AAS 207th Meeting, 8-12 January 2006
Session 104 Binary and Variable Stars
Oral, Tuesday, 2:00-3:30pm, January 10, 2006, Balcony B

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[104.03] An Observational Exploration of the Evolution of Angular Momentum in Close Detached Binary Stars of Solar Type.

S Meibom (University of Wisconsin - Madison)

We have observationally studied the impact of a close binary companion on the evolution of rotational and orbital angular momentum of solar-type stars. We present results on tidal circularization, tidal synchronization, and on non-tidal effects of a close secondary on the rotation of the primary star.

We present a population of close binaries (a ~< 0.2 AU) in the 150Myr open cluster M35 and introduce a diagnostic to determine the orbital period at which binaries with the most frequent initial orbital eccentricity circularizes at the age of the population (the circularization period). We determine the circularization period for M35 and 7 additional populations of close binaries and compare the distribution of circularization periods with population age to the predictions by tidal theory. We conclude that models of tidal circularization cannot account for the observed circularization periods.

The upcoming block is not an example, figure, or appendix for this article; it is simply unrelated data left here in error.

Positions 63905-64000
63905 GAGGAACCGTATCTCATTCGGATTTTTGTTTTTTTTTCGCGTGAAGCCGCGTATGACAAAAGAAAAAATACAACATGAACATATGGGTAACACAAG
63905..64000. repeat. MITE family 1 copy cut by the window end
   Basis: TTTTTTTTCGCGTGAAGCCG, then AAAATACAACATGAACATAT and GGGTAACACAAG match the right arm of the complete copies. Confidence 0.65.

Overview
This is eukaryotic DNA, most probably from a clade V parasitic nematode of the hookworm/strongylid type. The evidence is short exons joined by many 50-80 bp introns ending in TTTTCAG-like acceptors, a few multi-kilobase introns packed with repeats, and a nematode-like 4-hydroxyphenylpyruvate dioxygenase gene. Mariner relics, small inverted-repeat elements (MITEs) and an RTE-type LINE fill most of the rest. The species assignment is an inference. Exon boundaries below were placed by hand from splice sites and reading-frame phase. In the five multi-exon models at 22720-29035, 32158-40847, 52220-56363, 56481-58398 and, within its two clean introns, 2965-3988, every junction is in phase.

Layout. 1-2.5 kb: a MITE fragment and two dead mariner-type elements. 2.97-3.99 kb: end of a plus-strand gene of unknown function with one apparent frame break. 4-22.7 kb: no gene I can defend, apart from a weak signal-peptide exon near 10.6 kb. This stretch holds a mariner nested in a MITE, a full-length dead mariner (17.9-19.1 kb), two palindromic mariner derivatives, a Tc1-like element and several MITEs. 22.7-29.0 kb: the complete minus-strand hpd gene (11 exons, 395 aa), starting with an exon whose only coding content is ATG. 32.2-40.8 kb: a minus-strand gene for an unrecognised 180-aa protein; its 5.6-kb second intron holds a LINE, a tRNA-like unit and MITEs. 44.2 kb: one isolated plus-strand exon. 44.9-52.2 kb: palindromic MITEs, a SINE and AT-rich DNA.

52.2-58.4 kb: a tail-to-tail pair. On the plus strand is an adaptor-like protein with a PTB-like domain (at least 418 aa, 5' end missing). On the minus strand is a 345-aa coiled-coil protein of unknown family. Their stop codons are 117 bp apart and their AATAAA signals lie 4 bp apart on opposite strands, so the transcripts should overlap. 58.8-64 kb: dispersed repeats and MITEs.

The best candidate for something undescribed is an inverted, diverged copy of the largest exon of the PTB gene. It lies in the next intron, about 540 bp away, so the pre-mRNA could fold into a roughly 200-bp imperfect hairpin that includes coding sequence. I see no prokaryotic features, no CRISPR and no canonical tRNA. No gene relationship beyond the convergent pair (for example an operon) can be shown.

From an extensive time-series photometric survey of stars in the field of M35 we have determined rotation periods for 310 late-type members, including 13 solar-type primaries in close binaries with known orbital parameters. We have investigated the degree of tidal synchronization in each binary by comparing the angular rotation velocity of the primaries to the (pseudo-) synchronization angular velocity. The results offer interesting challenges to tidal theories.

Finally, we find by comparison of the rotation period distribution from 17 primaries in close (a ~< 5 AU), but non-synchronized, binaries to the distribution from 53 single stars or primaries in wide binaries (a >~ 5 AU), that the primaries in close binaries rotate on average faster than the single stars. The difference between the two period distributions suggest that a close companion can indirectly affect the rotational evolution of a solar-type star.

This work was supported by NSF grant AST-0453442 and by a Ph.D fellowship from the Danish Research Agency (Forskningstyrelsen) to S.M.

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